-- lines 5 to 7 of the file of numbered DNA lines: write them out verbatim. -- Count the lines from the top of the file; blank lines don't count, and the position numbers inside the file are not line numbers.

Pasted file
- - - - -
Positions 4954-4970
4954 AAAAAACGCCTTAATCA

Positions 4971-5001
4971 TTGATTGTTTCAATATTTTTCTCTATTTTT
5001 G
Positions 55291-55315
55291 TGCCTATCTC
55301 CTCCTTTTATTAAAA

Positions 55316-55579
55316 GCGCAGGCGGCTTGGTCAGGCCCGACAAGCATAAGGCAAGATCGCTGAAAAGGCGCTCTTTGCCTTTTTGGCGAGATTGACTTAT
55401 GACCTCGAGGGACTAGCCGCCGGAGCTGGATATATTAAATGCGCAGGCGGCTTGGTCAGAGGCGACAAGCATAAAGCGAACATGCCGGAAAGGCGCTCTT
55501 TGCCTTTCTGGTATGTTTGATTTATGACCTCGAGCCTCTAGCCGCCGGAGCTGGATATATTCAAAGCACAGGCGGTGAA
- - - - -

5001 G
Positions 55291-55315
55291 TGCCTATCTC